You can measure the distance between two points in estlcam by dragging the middle mouse button. Or you can adjust the workspace and grid settings to make a sort of ruler.

Gritter’s idea of making sure a 100mm jog is 100mm is a good one. But the you can just use the jog buttons.

Did you ever get all the bearings to touch the rails? Nothing to do with your latest question, but it looks unresolved.
Also, when you get around to testing the aluminum, you will get the most rigidity working in a corner. But difference vs the middle of the workspace.

If i clamp my digital calipers in place it looks like i get 99.93 mm when I do a 100mm jog. there could be some user error in there as the calipers are not clamped perfect on the round rail.


I was trying to follow the instructions carefully and step by step. The estlcam software is a bit newer now but should work the same. I do have the crown in DXF form. According to the grid I get the same results as @vicious1 as shown is this screen shot. The problem that I am having is not being able to select to resize. Not sure what I am doing wrong but I am sure that it is something so simple that I am going to be embarrassed after I figure it out. lol By the way mine prints at 55mm wide as well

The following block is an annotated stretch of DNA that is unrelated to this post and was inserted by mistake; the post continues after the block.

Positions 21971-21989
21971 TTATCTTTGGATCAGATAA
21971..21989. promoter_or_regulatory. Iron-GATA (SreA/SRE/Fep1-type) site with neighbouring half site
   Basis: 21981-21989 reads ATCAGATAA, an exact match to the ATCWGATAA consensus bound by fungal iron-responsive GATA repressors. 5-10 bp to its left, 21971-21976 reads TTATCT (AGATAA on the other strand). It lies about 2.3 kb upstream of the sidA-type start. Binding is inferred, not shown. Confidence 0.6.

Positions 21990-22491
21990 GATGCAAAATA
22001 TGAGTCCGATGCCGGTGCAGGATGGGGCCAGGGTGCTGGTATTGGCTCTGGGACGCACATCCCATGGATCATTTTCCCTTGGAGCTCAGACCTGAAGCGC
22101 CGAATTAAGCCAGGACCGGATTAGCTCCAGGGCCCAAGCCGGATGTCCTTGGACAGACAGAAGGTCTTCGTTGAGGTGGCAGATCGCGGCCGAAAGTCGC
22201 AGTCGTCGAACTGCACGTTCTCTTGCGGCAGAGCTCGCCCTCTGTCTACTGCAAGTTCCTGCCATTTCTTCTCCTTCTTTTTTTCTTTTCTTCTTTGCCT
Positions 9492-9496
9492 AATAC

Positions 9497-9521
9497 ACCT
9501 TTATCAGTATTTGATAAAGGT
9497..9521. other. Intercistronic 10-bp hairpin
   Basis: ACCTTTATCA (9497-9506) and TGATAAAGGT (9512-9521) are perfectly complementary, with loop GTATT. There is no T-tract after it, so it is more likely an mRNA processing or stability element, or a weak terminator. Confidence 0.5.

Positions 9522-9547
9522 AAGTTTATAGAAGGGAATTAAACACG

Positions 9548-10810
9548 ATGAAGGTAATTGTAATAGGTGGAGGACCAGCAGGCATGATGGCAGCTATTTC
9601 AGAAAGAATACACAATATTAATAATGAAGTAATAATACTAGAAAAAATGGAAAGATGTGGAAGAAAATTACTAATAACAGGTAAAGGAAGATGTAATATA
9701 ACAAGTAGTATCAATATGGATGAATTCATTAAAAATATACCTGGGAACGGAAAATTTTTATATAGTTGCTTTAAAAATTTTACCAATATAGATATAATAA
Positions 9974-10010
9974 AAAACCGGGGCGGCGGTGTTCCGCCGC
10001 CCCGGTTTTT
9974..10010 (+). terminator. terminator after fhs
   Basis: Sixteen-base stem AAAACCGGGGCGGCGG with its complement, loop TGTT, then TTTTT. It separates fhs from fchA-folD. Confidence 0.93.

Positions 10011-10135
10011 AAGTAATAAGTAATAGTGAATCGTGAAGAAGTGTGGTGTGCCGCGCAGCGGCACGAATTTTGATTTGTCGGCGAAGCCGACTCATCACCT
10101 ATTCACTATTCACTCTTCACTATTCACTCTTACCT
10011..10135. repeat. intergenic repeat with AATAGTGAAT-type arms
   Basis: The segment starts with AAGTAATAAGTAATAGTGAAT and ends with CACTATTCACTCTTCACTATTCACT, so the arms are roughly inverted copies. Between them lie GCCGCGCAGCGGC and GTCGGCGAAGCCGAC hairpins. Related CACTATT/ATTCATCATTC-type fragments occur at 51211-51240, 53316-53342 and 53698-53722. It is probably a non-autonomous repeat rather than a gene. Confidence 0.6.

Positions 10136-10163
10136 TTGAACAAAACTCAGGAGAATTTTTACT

@turbomacncheese Good point on working in the corner once I get that far. I ripped this thing all apart and went step by step to get it with good contact on the rails. Seems to be ok now.

Also on a side note how can you delete the file you are working on in Estlcam and start with a new one???

1 Like

Just open the new file. If you want two dxfs in one, you need to insert the second.

snip of crown~2

The thing that always seemed tricky to me was this part. If you want to scale the dxf, you have to choose this second option. The first one scales toolpaths.


sweet, no basic setup issues then :slight_smile: . you’ll need to solve resize issue in the application. i’ll leave that to the estlcam gurus

1 Like

I don’t know what I was doing but last night when I was trying to do exactly the same thing or so I think I was, the resize was not working but it worked good this afternoon. Able to get this in a normal size. Yay!!!

Now just so I am straight in the documentation it tells you to lower the pen just touching and I was doing that physically rather than with the stepper motor. It seems like there was no way to start the print of the crown by adjusting in repetier-host but maybe I’m wrong on this as well??

It seems like you have to have everything set up in EstlCam, including the physical location as to where the head is.